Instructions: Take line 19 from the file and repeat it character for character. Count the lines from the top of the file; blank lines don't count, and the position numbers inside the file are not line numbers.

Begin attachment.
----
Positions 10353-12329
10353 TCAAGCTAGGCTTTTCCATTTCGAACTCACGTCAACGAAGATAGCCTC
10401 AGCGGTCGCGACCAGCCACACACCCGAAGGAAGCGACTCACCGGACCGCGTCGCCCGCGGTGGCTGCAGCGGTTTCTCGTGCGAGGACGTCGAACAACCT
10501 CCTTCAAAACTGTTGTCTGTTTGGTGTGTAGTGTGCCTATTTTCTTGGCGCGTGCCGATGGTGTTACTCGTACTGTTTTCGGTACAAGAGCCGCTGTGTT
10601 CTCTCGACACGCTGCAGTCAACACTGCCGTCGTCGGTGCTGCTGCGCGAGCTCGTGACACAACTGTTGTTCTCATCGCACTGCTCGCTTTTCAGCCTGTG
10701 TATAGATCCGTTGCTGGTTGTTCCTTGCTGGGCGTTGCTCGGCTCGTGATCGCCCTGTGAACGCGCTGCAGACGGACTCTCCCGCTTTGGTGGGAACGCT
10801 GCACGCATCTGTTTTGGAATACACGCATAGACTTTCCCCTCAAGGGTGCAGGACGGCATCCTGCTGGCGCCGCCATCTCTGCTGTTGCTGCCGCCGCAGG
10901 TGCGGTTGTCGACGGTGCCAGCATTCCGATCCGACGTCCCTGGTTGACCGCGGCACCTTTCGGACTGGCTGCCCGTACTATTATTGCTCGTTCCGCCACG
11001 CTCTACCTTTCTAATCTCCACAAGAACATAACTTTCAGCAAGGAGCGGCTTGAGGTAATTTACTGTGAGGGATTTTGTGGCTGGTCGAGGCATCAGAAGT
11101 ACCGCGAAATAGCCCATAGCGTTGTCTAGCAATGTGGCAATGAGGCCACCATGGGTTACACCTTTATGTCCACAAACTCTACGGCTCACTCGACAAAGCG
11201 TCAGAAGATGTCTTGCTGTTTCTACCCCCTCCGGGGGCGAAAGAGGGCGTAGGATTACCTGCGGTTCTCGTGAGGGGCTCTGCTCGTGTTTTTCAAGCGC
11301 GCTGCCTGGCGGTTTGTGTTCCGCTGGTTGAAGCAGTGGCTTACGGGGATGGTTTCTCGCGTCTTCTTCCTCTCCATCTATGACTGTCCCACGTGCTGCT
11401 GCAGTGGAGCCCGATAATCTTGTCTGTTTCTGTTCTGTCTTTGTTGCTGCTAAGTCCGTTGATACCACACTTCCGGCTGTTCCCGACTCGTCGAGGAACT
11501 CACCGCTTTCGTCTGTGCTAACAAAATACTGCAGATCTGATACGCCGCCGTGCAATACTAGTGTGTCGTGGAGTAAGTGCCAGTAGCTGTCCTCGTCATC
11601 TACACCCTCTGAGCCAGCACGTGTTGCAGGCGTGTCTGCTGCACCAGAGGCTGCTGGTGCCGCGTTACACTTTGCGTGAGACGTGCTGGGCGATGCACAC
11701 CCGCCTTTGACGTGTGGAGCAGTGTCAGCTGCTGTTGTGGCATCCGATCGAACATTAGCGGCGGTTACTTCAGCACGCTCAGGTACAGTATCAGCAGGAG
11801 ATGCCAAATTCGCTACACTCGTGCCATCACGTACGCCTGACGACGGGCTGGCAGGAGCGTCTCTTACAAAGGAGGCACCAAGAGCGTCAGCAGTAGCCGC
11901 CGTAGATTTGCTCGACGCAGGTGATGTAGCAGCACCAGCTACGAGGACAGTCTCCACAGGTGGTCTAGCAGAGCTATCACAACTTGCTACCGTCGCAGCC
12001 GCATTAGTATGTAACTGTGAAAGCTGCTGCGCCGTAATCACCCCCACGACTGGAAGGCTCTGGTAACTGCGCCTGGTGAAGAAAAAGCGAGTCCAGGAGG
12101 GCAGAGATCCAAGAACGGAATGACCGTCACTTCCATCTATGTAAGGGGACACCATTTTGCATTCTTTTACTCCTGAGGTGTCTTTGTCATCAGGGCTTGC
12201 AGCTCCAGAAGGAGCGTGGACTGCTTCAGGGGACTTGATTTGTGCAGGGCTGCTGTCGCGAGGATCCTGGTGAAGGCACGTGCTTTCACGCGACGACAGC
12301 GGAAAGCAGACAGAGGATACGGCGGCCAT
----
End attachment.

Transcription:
12001 GCATTAGTATGTAACTGTGAAAGCTGCTGCGCCGTAATCACCCCCACGACTGGAAGGCTCTGGTAACTGCGCCTGGTGAAGAAAAAGCGAGTCCAGGAGG